This week, a reform bill cleared a final vote in the lower house of Congress with an overwhelming majority and moved forward for debate in the Senate, where it could be approved as a constitutional amendment as early as September. Some 51% of Brazilians support pension reform, according to a July survey by Datafolha, a leading pollster – the first time a majority has approved. In 2017, 71% were against it

“It’s an amazing number – I don’t remember the last time half of Brazilian citizens agreed on anything,” says Sérgio Praça, a political scientist at Getúlio Vargas Foundation, a think tank in Rio de Janeiro. “We’re in a very polarized time in Brazil. But it seems that, around this point, we’re less divided.”

Tough sell

Brazil’s government has been trying to reform the social security system for years, but bitter opposition and a slew of scandals repeatedly halted previous efforts.

Former President Michel Temer placed pension reform at the center of his broader efforts at a fiscal cleanup, but corruption charges derailed his agenda. His predecessor, leftist President Dilma Rousseff, was impeached before she could bring a proposal forward. 

In the past, representatives on both the left and the right risked paying a hefty political price for backing reform. Many lawmakers who threw support behind this week’s bill “would have voted against it in a Rousseff administration,” says Pedro Fernando Nery, an economist, legislative adviser, and co-author of an influential book on the pension system. “This has been a very unpopular issue for a long time, like in the rest of the world.”

Adriano Machado/Reuters
Members of Brazil's Congress and supporters of the pension reform bill celebrate its passage during a first round of votes in the Chamber of Deputies in Brasilia on July 10, 2019. This week, the bill cleared a second vote, meaning it can proceed to the Senate.

The current proposal would increase contribution requirements, remove some perks for federal workers, and raise the minimum age for retirement to 62 for women and 65 for men.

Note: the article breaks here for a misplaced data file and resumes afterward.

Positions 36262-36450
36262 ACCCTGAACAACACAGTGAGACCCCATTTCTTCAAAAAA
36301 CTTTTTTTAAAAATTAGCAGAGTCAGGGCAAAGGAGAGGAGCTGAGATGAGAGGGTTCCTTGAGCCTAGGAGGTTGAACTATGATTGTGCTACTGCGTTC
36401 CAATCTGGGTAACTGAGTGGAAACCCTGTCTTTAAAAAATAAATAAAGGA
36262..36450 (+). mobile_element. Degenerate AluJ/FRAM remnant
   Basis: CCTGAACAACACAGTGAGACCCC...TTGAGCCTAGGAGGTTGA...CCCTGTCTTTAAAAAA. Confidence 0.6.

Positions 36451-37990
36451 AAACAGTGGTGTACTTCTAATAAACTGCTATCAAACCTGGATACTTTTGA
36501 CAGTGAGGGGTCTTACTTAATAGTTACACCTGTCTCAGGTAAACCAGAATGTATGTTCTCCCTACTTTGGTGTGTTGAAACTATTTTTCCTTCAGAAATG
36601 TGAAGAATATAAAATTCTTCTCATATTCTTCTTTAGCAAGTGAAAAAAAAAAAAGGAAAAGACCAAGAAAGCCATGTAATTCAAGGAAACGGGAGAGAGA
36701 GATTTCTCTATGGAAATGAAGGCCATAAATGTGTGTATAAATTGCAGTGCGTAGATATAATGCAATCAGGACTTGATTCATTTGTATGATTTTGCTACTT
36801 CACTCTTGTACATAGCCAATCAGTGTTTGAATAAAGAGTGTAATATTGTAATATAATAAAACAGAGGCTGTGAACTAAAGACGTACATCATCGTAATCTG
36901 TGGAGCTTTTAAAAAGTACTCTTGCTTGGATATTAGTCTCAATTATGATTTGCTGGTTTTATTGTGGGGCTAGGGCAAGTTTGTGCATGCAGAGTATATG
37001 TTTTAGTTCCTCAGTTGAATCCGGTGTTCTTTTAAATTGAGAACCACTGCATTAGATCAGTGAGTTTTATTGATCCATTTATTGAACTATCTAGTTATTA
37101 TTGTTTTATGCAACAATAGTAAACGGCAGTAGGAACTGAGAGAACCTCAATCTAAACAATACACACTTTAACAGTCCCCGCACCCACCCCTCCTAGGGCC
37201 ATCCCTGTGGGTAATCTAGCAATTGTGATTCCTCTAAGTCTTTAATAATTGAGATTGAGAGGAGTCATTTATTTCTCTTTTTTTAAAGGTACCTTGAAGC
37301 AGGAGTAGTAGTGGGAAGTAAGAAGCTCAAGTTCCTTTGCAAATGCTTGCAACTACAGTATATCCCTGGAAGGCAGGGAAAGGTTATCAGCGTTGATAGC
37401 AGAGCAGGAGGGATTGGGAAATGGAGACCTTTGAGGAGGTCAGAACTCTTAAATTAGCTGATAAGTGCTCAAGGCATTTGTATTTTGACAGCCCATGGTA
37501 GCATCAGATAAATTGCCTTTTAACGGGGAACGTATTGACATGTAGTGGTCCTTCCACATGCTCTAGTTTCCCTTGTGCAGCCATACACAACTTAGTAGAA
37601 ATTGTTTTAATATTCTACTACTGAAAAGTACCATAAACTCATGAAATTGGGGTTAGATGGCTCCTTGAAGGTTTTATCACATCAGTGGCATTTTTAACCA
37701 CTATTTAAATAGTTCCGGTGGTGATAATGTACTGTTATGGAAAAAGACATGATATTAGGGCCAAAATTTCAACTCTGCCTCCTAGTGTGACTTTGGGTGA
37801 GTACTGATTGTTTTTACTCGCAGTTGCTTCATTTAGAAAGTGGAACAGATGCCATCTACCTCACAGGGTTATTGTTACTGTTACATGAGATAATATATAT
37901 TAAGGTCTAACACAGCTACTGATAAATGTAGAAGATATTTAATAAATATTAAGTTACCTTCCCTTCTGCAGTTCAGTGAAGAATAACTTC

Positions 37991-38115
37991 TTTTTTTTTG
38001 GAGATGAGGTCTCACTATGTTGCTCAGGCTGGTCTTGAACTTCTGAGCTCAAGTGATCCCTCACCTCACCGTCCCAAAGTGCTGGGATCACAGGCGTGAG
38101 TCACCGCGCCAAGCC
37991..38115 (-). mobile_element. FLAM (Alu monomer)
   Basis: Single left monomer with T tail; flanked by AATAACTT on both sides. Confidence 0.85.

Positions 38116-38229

With rising public support for reform, many representatives were emboldened to vote for the bill without fear, Mr. Praça notes.

“They know that a lot of the public wants this reform to be passed,” he says. “There’s surprisingly a lot of political gain in approving this.” 

Political polarization

While many of President Bolsonaro’s most enthusiastic supporters credit him with the bill, the president – who opposed pension reform in the past – is not spearheading the legislation. Polls show about a third of Brazilians fervently support Mr. Bolsonaro but another third strongly disapprove, making it difficult to forge political alliances and build momentum around his agenda.

The traditional left, meanwhile, was weakened in the last election as Brazilians voiced their frustration with Ms. Rousseff’s Workers’ Party (PT), which many now associate with corruption and mismanagement.

This fragmentation created a political vacuum, allowing a coalition of center-right lawmakers to take the reins on the reform and move it forward, according to Geraldo Tadeu Monteiro, coordinator of the faculty of law at the State University of Rio de Janeiro. Their role, in turn, has helped make the proposal palatable to moderate Brazilians who reject their controversial president.

Mr. Bruno, for one, isn’t a fan. “Bolsonaro is not responsible for any of [the reform],” he says. But he likes the market-friendly economy minister, Paulo Guedes, whom he sees as leading the charge.